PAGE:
At Tolworth Station, Under the railway bridge
“It is but a strip of sward, but it is as wild as if in the midst of a forest. A pleasure to everyone- therefore destroy it.” Richard Jefferies in Looker
(As it was in Jefferies day, so it is now.Surveyors and roadmen make sure that the delightful green strips that once surrounded many sign-posts at lonely lane ends are well covered with disfiguring gravel or lime heaps.)
Samuel J Looker writing in 1946 – what would they think now?
EWELL ROAD FOOTPRINT
Sun glaring off the pavement, off the bitumen
smell of dust and petrol- the suburbs in the summer
the smell of the spiky checquered upholstery
on the 281 bus, stuck in the traffic backed-up
along the Ewell Road.
Police Station, Red Lion pub
the last wooden bus shelter in London, removed – no longer the haunt
of crafty school-age smokers on the way home from school.
Bryants men’s outfitters opposite the church,
the church on hot days of May, a rosary month
where we would pray the beads at lunchtime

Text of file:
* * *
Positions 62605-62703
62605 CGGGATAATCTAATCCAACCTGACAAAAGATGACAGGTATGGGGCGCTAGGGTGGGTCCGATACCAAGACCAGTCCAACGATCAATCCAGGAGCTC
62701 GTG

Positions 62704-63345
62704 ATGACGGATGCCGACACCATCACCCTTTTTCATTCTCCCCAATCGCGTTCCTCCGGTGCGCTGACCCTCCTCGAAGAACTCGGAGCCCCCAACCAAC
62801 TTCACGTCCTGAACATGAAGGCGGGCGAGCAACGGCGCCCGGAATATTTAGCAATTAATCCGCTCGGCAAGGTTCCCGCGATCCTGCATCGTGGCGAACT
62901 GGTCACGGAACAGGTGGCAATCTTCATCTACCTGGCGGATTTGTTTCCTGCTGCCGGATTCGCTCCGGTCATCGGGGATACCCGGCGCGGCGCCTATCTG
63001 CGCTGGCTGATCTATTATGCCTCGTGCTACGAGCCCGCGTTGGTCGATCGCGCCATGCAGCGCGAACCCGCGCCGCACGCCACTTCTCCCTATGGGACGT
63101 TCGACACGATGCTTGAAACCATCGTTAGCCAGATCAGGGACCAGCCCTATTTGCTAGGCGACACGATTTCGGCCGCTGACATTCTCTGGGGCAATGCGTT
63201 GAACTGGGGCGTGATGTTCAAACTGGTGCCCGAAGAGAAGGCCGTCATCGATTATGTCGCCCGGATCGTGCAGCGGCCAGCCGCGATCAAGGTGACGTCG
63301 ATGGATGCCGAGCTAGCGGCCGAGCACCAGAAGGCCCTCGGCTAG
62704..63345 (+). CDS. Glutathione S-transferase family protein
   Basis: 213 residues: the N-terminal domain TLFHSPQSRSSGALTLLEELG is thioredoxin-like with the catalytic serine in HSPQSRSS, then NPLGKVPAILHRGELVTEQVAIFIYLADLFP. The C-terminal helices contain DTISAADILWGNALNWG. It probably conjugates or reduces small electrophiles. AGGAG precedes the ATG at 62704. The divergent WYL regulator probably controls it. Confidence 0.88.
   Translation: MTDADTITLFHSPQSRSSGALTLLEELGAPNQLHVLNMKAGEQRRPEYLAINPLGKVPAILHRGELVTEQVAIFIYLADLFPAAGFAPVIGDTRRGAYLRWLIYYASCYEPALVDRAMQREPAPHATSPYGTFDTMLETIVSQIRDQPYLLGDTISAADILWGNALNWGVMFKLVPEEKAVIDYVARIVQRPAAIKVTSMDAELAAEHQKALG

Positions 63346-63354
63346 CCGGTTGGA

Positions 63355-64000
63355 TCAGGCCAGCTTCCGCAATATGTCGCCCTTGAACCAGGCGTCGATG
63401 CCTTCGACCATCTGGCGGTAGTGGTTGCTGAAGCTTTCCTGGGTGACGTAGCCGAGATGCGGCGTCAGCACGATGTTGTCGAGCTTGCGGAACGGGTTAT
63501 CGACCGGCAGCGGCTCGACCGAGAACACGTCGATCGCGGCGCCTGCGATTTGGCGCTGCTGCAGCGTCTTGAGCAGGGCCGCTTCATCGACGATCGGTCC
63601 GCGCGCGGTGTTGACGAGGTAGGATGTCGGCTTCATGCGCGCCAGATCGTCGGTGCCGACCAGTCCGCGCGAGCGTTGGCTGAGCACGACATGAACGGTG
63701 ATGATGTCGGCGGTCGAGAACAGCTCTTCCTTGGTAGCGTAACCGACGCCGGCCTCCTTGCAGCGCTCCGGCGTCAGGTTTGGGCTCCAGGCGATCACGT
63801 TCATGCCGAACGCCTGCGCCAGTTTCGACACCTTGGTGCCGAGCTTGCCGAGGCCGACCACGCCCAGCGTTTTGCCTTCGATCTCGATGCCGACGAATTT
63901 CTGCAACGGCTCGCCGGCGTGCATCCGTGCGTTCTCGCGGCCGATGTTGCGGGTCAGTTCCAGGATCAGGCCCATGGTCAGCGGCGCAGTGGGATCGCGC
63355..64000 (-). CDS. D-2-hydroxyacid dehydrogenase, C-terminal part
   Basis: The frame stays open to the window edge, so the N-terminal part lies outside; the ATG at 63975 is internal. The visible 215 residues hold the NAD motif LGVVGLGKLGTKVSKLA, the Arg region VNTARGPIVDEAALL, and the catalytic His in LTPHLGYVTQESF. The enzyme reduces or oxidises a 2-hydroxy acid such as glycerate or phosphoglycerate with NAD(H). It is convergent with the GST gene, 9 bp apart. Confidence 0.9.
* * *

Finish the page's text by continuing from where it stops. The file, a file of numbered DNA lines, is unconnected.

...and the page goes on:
sometimes hide in the confessional.
Father Kirby with his Dot Cotton fag on
Leading the school mascot and pet goat, Olly.
fainting at the front of the church
holding a flag dressed in Guide uniform
that would be the incense.
My Uncle Bern fixing cars in the Blue Star garage
when Tesco was a twinkle in the cash register.
Buying my first single in Woolworths,
watching my Gran with the Greenshield stamps in the co-op,
ice cream floats and squeezy tomatoes in the Wimpy,
Verity’s with its never-changing ladies fashions.
Slippery subway steps under the Broadway.
Bells camping shop for my first sleeping bag,
Lorimers, and Superfish- still the same.
Standing outside Fine Fare on blustery days
on one of the Brutalist fountains,
holding my umbrella, hoping for Mary Poppins action,
spending pocket money in the supermarket on Lucozade and Dairy Milk
Collecting my copy of Jinty from Mouldy’s, opposite Raeburn,
Walking is also known to relieve depression and stress, freeing the mind to explore imaginary worlds. A 2012 study found that participants with clinical depression who took a walk in nature experienced improved memory, while an earlier 2008 study found that healthy adults experienced a mental boost after walking for an hour in the park.
Said Charles Dickens: “The sum of the whole is this: walk and be happy; walk and be healthy.”